McLean County, Illinois
JOHN HAY, one of the honored pioneers of the Prairie State, came to Illinois in the spring of 1834, and has witnessed with keen interest and satisfaction its rapid development and prosperity. During a long residence in Danvers Township he has become widely and favorably known as one of its most reliable and valued citizens. He is now far down the sunset hill of life and remembers many of its interesting events with vivid distinctness, possessing all his faculties to a remarkable degree. He has been a member of the Christian Church for a period of over fifty-five years. He owns and occupies a fine homestead of 120 acres of valuable land, and is an ever welcome and familiar figure in the vicinity which has known him so long and known nothing of him but good.
The subject of our sketch was born in Washington County, Va., March 18, 1797, and is consequently now over ninety years of age. He is the son of Peter and Elizabeth (Finley) Hay, natives respectively of Massachusetts and Virginia. His mother was born in Augusta County in the latter State, and Peter Hay, in Boston, Mass. The latter, when a young man, went to Richmond, Va., and there followed the business of a tinner, with which he was occupied at intervals through life, in the meantime also being engaged in farming pursuits. After their marriage the parents removed to Logan County, Ky., in about 1801, and resided there for nearly twenty years. Thence they removed to Christian County in the same State, where the father died in 1824, and the mother followed him after a few months. They were both connected with the old-school Presbyterians. Their children were named as follows: Jane B., Mary F., Marcia S., Rachel, Catharine, John and George F., the two latter being the only representatives of the family living.
Mr. Hay remained under the parental roof until after attaining his majority, receiving a commonschool education and learning to spell from the "Old Dillworth." In the spring of 1834 he came West, in the meantime having been married, and purchased a section of land near his present home, to which he removed his family the following spring. His marriage occurred in October, 1821, when he was twenty-four years of age, the maiden of his choice being Miss Seley Killebrew, who remained his companion for a period of nineteen years, and departed this life on the 9th of August, 1840. Their children were: Samuel S., Peter G., Sarah E., John W., Mary J., Susan G., Seley E., Joseph E., and one daughter who died unnamed.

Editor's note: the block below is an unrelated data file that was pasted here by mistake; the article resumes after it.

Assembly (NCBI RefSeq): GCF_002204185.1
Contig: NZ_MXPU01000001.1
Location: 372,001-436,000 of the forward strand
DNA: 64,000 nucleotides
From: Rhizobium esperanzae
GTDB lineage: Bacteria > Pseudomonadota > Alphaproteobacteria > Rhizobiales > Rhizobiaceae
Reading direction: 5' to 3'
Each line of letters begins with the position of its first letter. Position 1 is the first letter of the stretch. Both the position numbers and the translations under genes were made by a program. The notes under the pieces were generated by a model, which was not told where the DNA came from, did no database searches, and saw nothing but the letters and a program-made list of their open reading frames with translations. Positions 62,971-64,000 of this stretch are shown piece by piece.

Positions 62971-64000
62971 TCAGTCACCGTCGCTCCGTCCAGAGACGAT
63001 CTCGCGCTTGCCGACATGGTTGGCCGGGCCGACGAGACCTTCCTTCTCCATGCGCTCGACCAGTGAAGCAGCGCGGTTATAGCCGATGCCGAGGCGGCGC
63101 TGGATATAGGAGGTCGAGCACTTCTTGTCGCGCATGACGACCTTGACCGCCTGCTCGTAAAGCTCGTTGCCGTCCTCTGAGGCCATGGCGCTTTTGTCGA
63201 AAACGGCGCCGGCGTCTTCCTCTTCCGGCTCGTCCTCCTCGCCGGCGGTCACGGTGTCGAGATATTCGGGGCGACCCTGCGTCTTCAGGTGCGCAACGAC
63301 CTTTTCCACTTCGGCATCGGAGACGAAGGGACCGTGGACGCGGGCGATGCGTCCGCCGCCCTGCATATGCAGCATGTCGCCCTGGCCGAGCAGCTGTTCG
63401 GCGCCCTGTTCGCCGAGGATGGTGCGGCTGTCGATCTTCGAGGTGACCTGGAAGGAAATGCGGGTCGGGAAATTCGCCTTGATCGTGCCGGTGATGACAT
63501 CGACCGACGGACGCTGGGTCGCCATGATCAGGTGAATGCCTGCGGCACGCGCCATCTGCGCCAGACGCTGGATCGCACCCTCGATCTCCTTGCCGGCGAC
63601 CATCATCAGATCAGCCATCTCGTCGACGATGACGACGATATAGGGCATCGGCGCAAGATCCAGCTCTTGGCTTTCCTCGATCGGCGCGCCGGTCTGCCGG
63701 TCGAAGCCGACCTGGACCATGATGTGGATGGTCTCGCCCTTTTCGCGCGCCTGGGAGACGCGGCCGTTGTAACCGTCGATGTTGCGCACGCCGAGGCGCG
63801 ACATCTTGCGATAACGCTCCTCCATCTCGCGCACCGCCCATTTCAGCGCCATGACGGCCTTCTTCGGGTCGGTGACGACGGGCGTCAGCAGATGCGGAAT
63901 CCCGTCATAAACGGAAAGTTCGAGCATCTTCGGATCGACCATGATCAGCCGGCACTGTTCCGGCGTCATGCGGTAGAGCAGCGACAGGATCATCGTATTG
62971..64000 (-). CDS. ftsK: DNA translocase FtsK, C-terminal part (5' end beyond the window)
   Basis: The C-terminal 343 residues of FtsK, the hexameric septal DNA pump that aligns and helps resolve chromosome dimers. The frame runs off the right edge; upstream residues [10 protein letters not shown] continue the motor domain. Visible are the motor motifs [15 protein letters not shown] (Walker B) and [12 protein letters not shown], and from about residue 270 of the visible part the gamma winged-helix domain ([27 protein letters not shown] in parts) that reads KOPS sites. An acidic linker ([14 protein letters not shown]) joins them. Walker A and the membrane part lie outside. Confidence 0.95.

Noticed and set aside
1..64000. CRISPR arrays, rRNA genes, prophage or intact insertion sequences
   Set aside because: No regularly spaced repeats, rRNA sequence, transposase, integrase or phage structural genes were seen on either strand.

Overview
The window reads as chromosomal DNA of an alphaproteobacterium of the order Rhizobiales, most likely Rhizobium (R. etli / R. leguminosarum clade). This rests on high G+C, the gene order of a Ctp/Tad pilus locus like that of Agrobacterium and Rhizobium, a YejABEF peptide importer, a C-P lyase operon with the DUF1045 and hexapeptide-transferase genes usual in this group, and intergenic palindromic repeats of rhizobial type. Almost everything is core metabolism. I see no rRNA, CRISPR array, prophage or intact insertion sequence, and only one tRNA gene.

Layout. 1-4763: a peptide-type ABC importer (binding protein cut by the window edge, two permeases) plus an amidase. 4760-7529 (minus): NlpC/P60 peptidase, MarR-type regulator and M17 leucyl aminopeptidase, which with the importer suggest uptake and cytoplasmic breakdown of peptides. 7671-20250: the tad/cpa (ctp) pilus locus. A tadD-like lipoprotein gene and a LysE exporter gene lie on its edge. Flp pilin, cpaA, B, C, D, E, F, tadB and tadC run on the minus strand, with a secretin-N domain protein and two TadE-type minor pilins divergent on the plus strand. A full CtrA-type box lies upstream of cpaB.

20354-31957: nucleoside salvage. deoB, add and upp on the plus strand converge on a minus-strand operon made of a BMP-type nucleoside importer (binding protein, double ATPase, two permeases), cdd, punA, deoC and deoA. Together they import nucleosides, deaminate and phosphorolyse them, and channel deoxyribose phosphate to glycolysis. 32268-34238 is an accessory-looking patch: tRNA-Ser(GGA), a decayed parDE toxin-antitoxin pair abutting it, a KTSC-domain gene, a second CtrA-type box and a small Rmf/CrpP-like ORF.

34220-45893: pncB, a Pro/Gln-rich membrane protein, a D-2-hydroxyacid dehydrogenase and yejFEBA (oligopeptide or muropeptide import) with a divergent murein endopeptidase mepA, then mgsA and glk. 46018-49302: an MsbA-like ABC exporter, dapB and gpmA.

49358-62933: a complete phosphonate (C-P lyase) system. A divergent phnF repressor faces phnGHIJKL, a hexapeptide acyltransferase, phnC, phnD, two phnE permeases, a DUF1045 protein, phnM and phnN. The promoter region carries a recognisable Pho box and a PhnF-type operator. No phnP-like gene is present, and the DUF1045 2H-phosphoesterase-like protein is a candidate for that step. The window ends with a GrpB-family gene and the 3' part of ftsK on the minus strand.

Mr. Hay for his second wife married Mrs. Sarah Daniels, of South Grove, Ill., who was born Sept. 5, 1810. This lady died on the 22d of February, 1858, leaving one child, Alphia, who was born March 5, 1843. In 1860 our subject married Mrs. Cynthia Rowell, the mother of Hon. J. H. Rowell, Member of Congress, and this lady died Nov. 4, 1867. Of the four children of Mr. Hay living, all are residents of Illinois. Soon after coming here John Hay became actively interested in the affairs of this section. At the time of his arrival, the township was not organized, although a Justice of the Peace was required, and he filled the position with credit to himself and satisfaction to all concerned. He was also School Director and Township Trustee for a number of years.
Susan G. Hay, a daughter of our subject, who was born in Illinois in 1835, became the wife of George Moe on the 5th of January, 1868; the latter was born in Michigan in 1837, and during the late war enlisted as a Union soldier in the 4th Michigan Cavalry. He was wounded at the battle of Kennesaw Mountain and afterward, on account of this, received his discharge and is now drawing a small pension from the Government. Mr. and Mrs. Moe are now living in Colorado, the former being engaged in mining. Mr. M. is Republican in politics and belongs to the Masonic fraternity, being a member of a Bloomington Lodge. Mrs. Moe belongs to the Order of the Eastern Star and is also a member in good standing of the Christian Church.
Portrait and biographical album of McLean County, Ill. : containing full page portraits and biographical sketches of prominent and representative citizens of the county, together with portraits and biographies of all the governors of Illinois, and of the presidents of the United States. (Chicago: Chapman Brothers, 1887), 532. Transcribed by Judy Rosella Edwards.
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